May 26, 2014

Auckland Writers Festival 2014: "A Question of Civilisations" with Jim Al-Khalili, Yasmine El Rashidi, and Reza Aslan

Guest post by Emma, Birkenhead Library.

“Nothing is black and white...”

…was the message from entertaining and engaging physicist Jim Al-Khalili; serious journalist and campaigner Yasmine El Rashidi; and scholar of religions (and interesting numbers man) Reza Aslan, at the “Question of Civilisations” discussion at the Auckland Writers Festival.

Jim Al-Khalili (Furnace Ltd)
Reza Aslan

Yasmine El Rashidi

Get these diverse people together, and what emerged was a very broad discussion. So much so, that at first I wondered if they would even be able to talk about the same thing. The panelists’ first comments were rather disparate. However as the discussion swirled, there arose interesting insights – all pieces in a puzzle that was the picture of this talk.

Why has Arabian scientific study not continued into the present? Al-Khalili is looking forward to a scientific Arab spring, but in the meantime, what is going on in the Arab/Middle Eastern world? This is a place that the media portrays as violent and full of religious extremists, but which once was at the forefront of world learning.

“Middle Easterners have very long memories.” (Aslan). All panelists saw the colonial experience as a major reason for both the loss of the canon of learning and in subsequently “rattling identity” (El Rashidi), making young people today determined to define themselves and their futures on their own terms. The sense of inferiority to the West is shifting and social media has assisted this process. I was surprised to hear how young this part of the world is: Aslan gave the numbers. Median age in Yemen is 18 years, in Syria it is 24. (Compare to the USA - 37, and NZ - 35). Lots of aspiration and determination are likely there, then.

People affected by colonialism in the relatively recent past react against it and resist the Christianising mission by becoming religious (Aslan), also, looking back to religion is one way to reclaim shaky identity (El Rashidi). Aslan also pointed out that Iran has never been colonised, and so people have a stronger identity there than in somewhere like Egypt.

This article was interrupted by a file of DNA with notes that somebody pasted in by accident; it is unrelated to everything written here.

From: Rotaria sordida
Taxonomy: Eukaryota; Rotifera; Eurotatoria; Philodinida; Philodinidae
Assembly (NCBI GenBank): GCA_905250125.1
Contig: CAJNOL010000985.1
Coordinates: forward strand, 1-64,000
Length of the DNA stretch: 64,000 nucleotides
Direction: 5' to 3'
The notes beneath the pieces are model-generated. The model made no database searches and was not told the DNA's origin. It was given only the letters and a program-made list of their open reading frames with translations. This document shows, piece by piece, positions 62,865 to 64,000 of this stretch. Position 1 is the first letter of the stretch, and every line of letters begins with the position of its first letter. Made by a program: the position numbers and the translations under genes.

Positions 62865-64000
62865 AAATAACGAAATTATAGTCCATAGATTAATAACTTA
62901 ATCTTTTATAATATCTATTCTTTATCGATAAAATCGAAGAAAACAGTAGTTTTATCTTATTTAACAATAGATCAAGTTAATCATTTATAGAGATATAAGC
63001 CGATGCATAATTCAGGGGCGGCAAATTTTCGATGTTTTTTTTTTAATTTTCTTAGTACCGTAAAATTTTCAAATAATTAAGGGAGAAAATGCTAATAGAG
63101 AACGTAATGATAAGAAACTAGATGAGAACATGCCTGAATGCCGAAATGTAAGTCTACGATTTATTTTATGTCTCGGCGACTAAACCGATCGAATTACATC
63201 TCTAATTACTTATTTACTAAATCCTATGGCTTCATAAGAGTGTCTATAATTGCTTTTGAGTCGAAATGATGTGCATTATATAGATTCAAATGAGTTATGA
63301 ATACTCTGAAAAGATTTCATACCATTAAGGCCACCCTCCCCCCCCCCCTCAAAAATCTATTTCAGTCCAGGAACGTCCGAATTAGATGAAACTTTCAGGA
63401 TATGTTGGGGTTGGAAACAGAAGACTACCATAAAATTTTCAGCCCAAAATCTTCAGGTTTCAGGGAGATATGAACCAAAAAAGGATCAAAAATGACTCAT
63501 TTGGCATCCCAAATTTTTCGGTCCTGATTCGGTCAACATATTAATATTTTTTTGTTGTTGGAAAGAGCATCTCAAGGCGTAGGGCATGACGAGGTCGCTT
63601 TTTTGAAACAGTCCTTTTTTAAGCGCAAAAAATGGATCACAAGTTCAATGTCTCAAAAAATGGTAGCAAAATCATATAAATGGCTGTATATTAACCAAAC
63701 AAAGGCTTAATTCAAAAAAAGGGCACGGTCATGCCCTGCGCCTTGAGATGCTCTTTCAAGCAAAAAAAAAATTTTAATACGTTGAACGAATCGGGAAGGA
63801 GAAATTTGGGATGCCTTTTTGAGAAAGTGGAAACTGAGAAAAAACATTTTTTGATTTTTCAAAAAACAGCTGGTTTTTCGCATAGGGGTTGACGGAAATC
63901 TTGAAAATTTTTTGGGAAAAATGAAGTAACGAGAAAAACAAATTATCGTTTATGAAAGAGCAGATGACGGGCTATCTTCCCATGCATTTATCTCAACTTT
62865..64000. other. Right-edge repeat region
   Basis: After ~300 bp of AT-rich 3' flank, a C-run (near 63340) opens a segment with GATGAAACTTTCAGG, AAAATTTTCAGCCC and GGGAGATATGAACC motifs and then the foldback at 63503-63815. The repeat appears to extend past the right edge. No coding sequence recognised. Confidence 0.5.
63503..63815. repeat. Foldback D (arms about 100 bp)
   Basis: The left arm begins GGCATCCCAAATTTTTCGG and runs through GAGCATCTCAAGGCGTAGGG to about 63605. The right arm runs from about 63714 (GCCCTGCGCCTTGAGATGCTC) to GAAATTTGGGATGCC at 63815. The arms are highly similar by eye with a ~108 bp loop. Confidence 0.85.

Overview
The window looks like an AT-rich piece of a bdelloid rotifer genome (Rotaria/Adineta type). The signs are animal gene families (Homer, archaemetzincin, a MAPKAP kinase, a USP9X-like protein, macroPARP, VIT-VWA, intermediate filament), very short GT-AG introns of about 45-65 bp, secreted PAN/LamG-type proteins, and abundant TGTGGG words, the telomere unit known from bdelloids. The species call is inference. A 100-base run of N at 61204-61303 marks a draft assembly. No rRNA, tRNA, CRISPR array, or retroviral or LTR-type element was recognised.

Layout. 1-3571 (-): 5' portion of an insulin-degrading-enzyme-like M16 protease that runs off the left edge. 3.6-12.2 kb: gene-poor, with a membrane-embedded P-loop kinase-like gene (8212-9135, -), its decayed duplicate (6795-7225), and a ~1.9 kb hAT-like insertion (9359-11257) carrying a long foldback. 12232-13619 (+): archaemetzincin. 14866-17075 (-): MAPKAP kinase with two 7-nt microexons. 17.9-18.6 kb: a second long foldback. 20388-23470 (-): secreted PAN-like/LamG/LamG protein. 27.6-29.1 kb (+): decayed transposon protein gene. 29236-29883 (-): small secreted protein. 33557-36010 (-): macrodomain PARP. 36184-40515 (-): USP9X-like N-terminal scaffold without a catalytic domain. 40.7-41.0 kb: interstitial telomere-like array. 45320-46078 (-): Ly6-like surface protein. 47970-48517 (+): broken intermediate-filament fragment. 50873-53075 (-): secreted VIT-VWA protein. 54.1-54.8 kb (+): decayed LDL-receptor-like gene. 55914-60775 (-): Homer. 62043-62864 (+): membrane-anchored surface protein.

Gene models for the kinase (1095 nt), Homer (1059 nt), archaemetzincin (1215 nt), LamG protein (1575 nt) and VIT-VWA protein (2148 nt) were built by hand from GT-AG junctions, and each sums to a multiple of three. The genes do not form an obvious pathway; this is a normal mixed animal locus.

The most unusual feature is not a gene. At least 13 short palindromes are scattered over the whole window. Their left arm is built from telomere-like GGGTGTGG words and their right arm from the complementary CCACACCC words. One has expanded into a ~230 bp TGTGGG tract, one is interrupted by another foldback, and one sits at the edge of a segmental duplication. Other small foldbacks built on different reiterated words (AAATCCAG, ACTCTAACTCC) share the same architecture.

While becoming strongly religious is one way to reject colonialism, it is not universal. Al-Khalili told of his father being shocked at the young women who choose to veil themselves in his presence. However, covering is not equal to powerlessness. El Rashidi gave examples of women running the show, dealing the stock market and taking care of the money in Kuwaiti families. The need to survive, she says, empowers women to take action. Nor is Islam equal to human rights abuses – remember that one third of the world's Moslems live in democratic or progressive nations. As the atheist Al-Khalili said, some things are just basically wrong, no matter what your culture.

The message from all panelists was, I think, that a more subtle and nuanced view is necessary to look at what makes people seek/reclaim a stronger identity. It differentiates between {religion and culture}, which is when people turn to religion as a means to express their cultural roots, and {religious nationalism} which is when religion governs politics.

The other message was of the harsh economic reality for many people in the region. El Rashidi lives in Egypt and had many first-hand accounts of economic necessity driving people’s choices and actions. She observed early in the discussion that the emphasis on extremism masks the economic struggle that drives people. Aslan thankfully picked up this point near the end of the session. People need foremost to survive, but also to have opportunities to pursue their aspirations. While some nations (The Gulf States) are now incredibly wealthy from oil revenue (as Al-Khalili says, “Why don’t they help out?”), others are struggling.

So, youth reclaiming/redefining identity amidst economic struggle…blurred, nuanced reality. The skill is to see through the commercial media storytelling, which often gives an unbalanced, sensationalist or stereo-typed view.

Nothing is black and white.

Ditulis Oleh : Karen Craig // 23:35


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